We learn from our friends at Curbed that Los Angeles' Sixth Street Viaduct Competition, replacing one of the most famous—and fragile—landmarks in LA, has a shortlist. The 3,500-foot-long, art deco span was recently deemed beyond repair, and the winner will build a $401 million, cable-stayed bridge in its place. The teams, all present at an LA Bureau of Engineering meeting last night, are AECOM, ARUP, HNTB, Parsons, Parsons Brinckerhoff, and SOM. Three of those teams will present their plans in September, with a winner chosen in October.
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The artist’s first major U.S. commission lands at the MetOn Monday, the Metropolitan Museum of Art held a preview of the latest installation to take root in its Iris and B. Gerald Cantor Roof Garden. Designed by Tomás Saraceno, the installation is the largest of the artist’s Cloud Cities/Airport Cities series, and his first major commission in the United States. Under overcast skies and a sprinkling of rain, the installation’s first visitors—or at least those wearing rubber-soled shoes—clamored through its 16 interconnected modules. Some paused to sit or lie in the structure’s uppermost areas, while others were content to view the constellation of mirrored acrylic forms and nylon webs from the ground. The experience of boarding the structure is disorienting, and the piece gives visitors the impression that it would float away from the rooftop and over Central Park if not tethered to the Met by steel cables. Saraceno, who participated in the Space Studies Program of the International Space University at NASA’s Ames Research Center in California, draws heavily from scientific inspiration in his work. He writes: "Cloud City’s composition is based on a complex three-dimensional geometry from Weaire-Phelan, which is an idealized foam structure resembling the perfect packaging of spheres with a minimal surface and maximum volume. This could be the best possible geometry for connecting solar flying city atmospheres. From solid to liquid or gaseous—Cloud City’s composition—a latent molecular foam structure with its infinite variations. It is not one precise arrangement (or explanation or size that matters) but rather their potential to be endlessly recombined and reconfigured, depending on the context of its use, and the interaction of their users yet to be discovered." Cloud City has been two years in the making. Fabrication of the 20-ton piece, which measures 54 feet long by 29 feet wide by 28 feet high, began in December, with installation starting in mid-April. Brooklyn Office Architecture and Design and structural engineer Arup consulted on the design, taking into account both wind loads and the weight of visitors. The polygonal steel modules consist of straight steel members that were assembled off site into individual globes, then hoisted by crane to the roof and bolted to each other and to internal stairs and platforms. Both transparent and acrylic mirrored surfaces are fastened with pop rivets to the structure. The installation's most organic forms—polyester spider webs that are a hallmark of the artist's work—were installed last, their placement and shape determined largely by Saraceno on site. The piece will be on exhibit through November 4, 2012, weather permitting. Because a limited number of visitors may enter the structure (each set of steep stairs accommodates only two people at a time), lines are sure to be long and guests are urged to wear pants and sunglasses because acrylic components are both transparent and reflective. But the payoff is a new view of the city and the experience of feeling the modules shift and react to the weight of those inside them. As Anne Strauss, the Met's modern and contemporary art curator, commented at the opening, “There’s nothing that is more rewarding and interesting than working with living artists.”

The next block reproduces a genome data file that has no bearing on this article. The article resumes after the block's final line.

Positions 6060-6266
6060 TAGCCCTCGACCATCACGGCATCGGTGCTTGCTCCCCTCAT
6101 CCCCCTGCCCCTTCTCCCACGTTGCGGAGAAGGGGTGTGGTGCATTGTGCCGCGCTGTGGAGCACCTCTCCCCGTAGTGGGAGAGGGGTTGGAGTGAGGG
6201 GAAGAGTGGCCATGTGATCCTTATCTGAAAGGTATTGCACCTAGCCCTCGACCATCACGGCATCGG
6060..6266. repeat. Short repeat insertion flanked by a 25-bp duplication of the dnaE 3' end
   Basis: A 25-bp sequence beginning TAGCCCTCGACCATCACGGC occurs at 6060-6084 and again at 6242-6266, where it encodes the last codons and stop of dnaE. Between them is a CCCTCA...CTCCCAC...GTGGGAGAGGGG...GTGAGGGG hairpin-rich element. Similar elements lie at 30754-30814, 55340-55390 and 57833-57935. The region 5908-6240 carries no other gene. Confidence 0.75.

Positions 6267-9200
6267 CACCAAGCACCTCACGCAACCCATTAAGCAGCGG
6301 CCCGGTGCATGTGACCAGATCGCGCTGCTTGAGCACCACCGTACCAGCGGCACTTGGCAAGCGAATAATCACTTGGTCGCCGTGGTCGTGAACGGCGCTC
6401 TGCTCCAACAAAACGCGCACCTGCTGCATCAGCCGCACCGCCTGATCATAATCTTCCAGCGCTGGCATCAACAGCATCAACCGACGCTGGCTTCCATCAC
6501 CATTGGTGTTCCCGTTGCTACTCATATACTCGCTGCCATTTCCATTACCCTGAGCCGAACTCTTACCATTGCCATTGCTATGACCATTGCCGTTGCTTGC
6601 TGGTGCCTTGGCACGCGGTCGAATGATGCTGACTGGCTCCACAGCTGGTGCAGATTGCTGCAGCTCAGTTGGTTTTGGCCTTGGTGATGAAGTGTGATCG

Cornell University has named 2005 Pritzker Prize winner Thom Mayne as architect for the first building at its Tech Campus on Roosevelt Island called the Technion-Cornell Innovation Institute. The selection should overshadow some sour grapes that were emanating from Stanford in the past few days regarding their losing bid. Mayne bested an all-star list, including Rem Koolhaas of OMA, Diller, Scofidio + Renfro, Steven Holl, and SOM. The choice of Mayne, whose iconic building 41 Cooper Square still jams traffic at Astor Place, hints that Cornell is looking for a traffic stopper of its own on the East River. "It was a nice list; all the usual talent, but I knew we had a good shot," said Mayne, on his way back to his second home base in LA, "because I could speak intelligently to their three main areas of interest: an innovative educational environment; connective urbanism; sustainability. I can walk the walk." Cornell is developing the site with a proposal prepared by SOM, but there was no mention of the that firm in today's press release, though they remain the master planner for the project. Today's announcement was all about the next step, with Cornell’s dean of architecture, art, and planning, Kent Kleinman praising Morphosis: "No firm is better at turning constraints into creative solutions of astonishing power than Thom Mayne and Morphosis.” As AN reported soon after the Mayor announced the winning bid, SOM's ground work tried to establish that the main 150,000 square foot building would not only be a net-zero building, but, in the words of SOM principal Roger Duffy, "not be an object building." Mayne said that the first meetings on plan and program were only now taking place but he said that "nothing is fixed at this point; it needs to be open-ended." The notion of a prescriptive master plan, he noted, went out with Victor Gruen in the 70s. Morphosis will work with Arup as the engineer on the first building, which the team will design to meet a net-zero energy goal; James Corner is on board for landscape. The south end of the island could likely become an architectural playground, with more RFPs soon going out for the other Tech Campus buildings and the soon-to-be completed Four Freedoms Park by Louis Kahn. Saying the project had come along at just the right moment, Mayne enthused about the opportunities ahead: "The old campus was about the yard or the square. This wants a new paradigm, someplace that is both contained and not contained; simultaneously isolated and completely connected. I love those kind of dualities."